Marty Assuages Singapore Over Relations

An Indonesian vessel patrols in waters along Bali’s new toll road, built in time for the 2013 APEC summit, in Bali on September 27, 2013. The Indonesian navy’s decision to name a vessel after bombers who attacked a building in Singapore in 1965 has caused tensions with the city-state. (AFP Photo/Sonny Tumbelaka)

Foreign Minister Marty Natalegawa says Indonesia owes no explanation to Singapore for a decision to name a Navy vessel after two marines who were executed for bombing an office building in the city-state in 1965, but insists that Jakarta is not trying to instigate tensions.

“There has never been a plan to send [a letter of explanation] to Singapore,” Marty said at the State Palace on Tuesday. “The decision on naming our ship was based on prevailing procedures.”

The revelation last week that the Navy plans to name a retrofitted frigate “KRI Usman Harun” has stoked concern in Singapore, with the country’s foreign ministry calling in a statement last week for Indonesia to rethink the decision.

The ship will be named for Usman Ali and Harun Said, who were involved in the bombing of an office tower in Singapore on March 10, 1965, for which they were executed by Singapore on Oct. 17 that year and named national heroes by Jakarta the very same day.

Marty said Indonesia had noted Singapore’s concerns but stressed that the naming of the ship was not meant to raise any hackles with the near neighbor.

“Indonesia and Singapore are neighbors who share common interests with mutual respect and understanding,” the minister said. “We’ve been creating this dynamic relationship for many years. So there’s no intention to be hostile with one another. I am certain Singapore will understand our approach, and we will continue to communicate with each other.”

Three people were killed and 33 injured in the attack in Singapore, which was ordered by then-president Sukarno as part of his policy of “konfrontasi” against the then newly formed federation of Malaysia, of which Singapore was a part.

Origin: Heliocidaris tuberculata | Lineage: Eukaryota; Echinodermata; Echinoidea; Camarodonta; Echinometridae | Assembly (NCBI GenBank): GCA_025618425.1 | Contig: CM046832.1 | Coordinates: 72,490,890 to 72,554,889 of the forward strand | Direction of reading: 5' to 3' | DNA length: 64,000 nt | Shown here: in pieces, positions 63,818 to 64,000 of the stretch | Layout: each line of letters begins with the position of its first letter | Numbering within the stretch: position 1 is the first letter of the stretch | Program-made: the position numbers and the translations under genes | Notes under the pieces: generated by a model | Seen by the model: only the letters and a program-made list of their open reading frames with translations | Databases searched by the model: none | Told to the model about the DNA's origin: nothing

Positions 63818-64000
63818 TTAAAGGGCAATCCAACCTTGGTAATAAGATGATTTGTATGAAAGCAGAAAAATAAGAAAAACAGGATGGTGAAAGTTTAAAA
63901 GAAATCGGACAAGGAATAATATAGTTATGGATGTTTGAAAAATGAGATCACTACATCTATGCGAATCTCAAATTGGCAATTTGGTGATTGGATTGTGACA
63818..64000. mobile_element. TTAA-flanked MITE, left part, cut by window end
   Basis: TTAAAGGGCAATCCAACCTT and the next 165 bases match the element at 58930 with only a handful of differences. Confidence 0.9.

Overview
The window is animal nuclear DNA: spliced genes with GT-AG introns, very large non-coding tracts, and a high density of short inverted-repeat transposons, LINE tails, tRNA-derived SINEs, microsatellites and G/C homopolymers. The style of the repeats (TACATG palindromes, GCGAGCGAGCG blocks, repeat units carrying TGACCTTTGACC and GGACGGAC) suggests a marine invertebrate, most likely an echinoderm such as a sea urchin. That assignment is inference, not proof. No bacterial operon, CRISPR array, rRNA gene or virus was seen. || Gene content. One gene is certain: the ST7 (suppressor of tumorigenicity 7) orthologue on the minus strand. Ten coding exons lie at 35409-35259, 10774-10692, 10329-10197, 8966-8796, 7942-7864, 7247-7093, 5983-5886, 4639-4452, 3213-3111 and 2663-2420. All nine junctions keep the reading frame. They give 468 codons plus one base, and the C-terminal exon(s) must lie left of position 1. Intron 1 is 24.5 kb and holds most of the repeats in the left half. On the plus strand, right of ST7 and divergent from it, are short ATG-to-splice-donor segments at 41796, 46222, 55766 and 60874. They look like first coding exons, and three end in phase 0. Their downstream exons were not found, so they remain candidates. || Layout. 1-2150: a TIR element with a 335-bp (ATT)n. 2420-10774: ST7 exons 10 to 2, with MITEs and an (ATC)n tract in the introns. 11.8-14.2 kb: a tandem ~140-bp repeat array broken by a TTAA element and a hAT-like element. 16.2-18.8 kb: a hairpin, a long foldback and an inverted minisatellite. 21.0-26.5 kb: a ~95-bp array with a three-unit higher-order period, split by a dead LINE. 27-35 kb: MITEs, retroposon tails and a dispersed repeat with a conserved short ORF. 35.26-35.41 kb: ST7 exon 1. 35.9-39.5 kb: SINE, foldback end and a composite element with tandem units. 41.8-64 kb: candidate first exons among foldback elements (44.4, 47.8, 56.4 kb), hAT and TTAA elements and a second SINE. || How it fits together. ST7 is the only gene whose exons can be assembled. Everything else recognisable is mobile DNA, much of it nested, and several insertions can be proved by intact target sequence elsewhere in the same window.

The bombing and subsequent execution of the two perpetrators dealt a serious blow to diplomatic ties between Jakarta and Singapore, which were only mended in 1973 by a visit by Singapore’s then-prime minister, Lee Kuan Yew, to the soldiers’ ceremonial graves at the Kalibata Heroes Cemetery in South Jakarta.

Marty’s reassurances on Tuesday that ties would not be strained by the naming controversy echoed similar statements a day earlier by Defense Minister Purnomo Yusgiantoro, who said that bilateral relations were “going quite well so far and there are no issues.”

“Singapore’s geographical position will never change,” he said in Jakarta as quoted by “As neighbors, conflicts will continue to be there. What’s most important is for the two nations to achieve understanding.”

Separately, Gen. Moeldoko, the Indonesian Military (TNI) commander, confirmed on Tuesday that he had scrapped a planned visit to the Singapore Air Show after an invitation to 100 TNI personnel had their invitation rescinded at the last moment in the wake of the ship-naming spat.

He said he had received a phone call from a Singaporean official upset about the issue and notifying him that the invitation had been withdrawn.

“So I decided I wouldn’t go either,” Moeldoko said. “What would be the point of me going if my men weren’t going too?”

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